In Harmony with Nature

There exists within us this internal Way, or as some of the Eastern ancients called it, the Tao.  St. John Cassian records one desert father speaking of this internal Way that was still quite strong in the pre-Flood days.  People could walk into the woods and know which plants were edible, which were toxic, and which were good for medicines.  The knowledge was intuitive, and did not necessarily have to be taught.  Humans simply flowed with this internal rhythm.

The animals sensed when man was flowing with the rhythm of this internal Way and were at peace with him.  It was not until after the great Flood that we see animals fearing mankind,

And the fear of you and the dread of you shall be on every beast of the earth, on every bird of the air, on all that move on the earth, and on all the fish of the sea. (Gen. 9:2)

When we fall into sin, which most of us do daily, we are moving contrary to our own nature, we are quieting the inner Tao, this Way that seeks to guide us into the most natural state of being.

Our sinful tendencies have become so ingrained within us for so many generations that we think of this as being natural or human.  But sin is an alien intruder within our humanity, and it has one goal: total destruction of the human being.  And unfortunately, humanity has been working  for thousands of years with this alien intruder to create a world that is stifling to the inner Tao.


But in the Orthodox Church I find hope.  Christianity teaches that the Tao took on flesh and invaded this hostile world.  It lived a life in complete accordance with the Tao, because it was the enfleshed Tao.

In Orthodoxy, I see countless examples of people who have overcome their sinful passions and who walk in sync with this inner Tao.  Perhaps St. Seraphim of Sarov (who was one of them) would say they “acquired the Holy Spirit,” and in doing so, walked in simple harmony with all of nature. There are stories of lions following saints around like puppy dogs or digging the grave for a beloved saint when no one else was capable of doing so.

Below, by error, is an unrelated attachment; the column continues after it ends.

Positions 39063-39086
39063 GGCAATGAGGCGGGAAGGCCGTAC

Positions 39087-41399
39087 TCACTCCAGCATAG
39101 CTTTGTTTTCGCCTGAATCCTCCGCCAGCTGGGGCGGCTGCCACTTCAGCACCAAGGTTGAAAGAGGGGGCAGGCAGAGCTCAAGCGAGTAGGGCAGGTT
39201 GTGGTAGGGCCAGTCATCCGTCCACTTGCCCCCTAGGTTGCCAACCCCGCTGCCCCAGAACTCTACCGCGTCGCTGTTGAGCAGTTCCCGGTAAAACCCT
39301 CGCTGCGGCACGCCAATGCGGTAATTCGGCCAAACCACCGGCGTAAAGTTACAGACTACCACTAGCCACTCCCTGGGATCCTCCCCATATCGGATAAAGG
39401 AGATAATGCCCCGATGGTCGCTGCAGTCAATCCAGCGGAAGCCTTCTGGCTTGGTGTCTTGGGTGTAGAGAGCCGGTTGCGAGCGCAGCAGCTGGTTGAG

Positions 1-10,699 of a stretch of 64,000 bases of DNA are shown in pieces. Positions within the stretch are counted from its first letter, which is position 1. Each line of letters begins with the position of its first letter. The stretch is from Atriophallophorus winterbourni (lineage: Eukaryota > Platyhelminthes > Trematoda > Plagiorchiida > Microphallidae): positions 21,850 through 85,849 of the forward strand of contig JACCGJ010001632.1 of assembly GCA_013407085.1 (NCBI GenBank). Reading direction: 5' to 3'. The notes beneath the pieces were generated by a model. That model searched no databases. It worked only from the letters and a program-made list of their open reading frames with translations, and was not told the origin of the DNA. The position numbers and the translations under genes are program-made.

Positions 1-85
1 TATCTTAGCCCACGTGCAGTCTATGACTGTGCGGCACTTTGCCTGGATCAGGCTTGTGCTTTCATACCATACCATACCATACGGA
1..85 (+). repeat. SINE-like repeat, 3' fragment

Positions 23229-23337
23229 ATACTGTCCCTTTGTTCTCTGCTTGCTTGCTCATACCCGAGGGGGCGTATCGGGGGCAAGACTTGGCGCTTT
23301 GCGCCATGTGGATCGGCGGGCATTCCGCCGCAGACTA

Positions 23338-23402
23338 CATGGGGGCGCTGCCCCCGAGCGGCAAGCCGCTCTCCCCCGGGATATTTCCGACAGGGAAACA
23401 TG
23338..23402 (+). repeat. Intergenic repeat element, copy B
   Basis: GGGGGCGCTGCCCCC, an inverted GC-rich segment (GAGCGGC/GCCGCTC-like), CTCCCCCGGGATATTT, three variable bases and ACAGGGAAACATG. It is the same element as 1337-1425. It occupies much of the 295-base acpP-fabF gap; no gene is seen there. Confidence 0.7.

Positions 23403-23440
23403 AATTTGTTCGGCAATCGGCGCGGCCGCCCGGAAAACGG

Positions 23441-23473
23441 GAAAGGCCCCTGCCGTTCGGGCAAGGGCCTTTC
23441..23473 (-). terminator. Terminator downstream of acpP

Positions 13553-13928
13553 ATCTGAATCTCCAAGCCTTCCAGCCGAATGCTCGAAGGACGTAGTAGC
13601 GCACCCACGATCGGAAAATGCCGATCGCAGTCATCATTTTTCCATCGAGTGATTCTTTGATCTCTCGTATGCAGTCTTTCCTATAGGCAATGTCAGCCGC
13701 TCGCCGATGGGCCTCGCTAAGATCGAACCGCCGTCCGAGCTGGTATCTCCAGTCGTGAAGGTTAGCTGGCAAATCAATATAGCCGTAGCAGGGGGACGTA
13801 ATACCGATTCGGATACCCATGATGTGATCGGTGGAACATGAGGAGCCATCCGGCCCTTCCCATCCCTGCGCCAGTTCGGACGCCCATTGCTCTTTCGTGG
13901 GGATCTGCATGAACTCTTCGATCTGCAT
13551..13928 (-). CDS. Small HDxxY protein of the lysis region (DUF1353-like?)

Some modern people dismiss these stories as nothing more than pious fables, but I think that is only because we modern people have drifted so far away from the inner Tao that when we hear about it, we immediately disbelieve it.  We have created a world that is in opposition to both nature and the Tao.

Fairy tales in which men and animals are friends and talk with one another are popular because they reveal how many of us, deep down inside, think the world ought to look.  In some sense, these fairy tales are closer to truth than our current state.


But we can have confidence that the stories of the saints are true simply by looking at modern examples.  St. Paisios, who passed away in the 1990’s, was one such individual who lived in accordance with the true nature, and even beyond that.

St. Paisios was a friend to a multitude of wild animals.  He had one woodpecker whom he named Olet (Arabic for child).  Paisios wrote,

When I call for Olet to come, it brings other birds, its friends, that run straight to the food; but Olet comes out of obedience and love.  Even when it is hungry, it sits with me for a long time and forgets about food; I have to remind it.  And now that the weather is nice and it can find plenty of bugs to eat, when I call it, it still comes out of obedience, even though it is full and not looking for food…

All of the animals who come to my Kalyvi, not only the flying birds but jackals, rabbits, weasels, turtles, lizards, snakes, are filled with the overflowing of my love and I am filled when they are filled, and so all of us together…”we praise, we bless, and we worship the Lord!”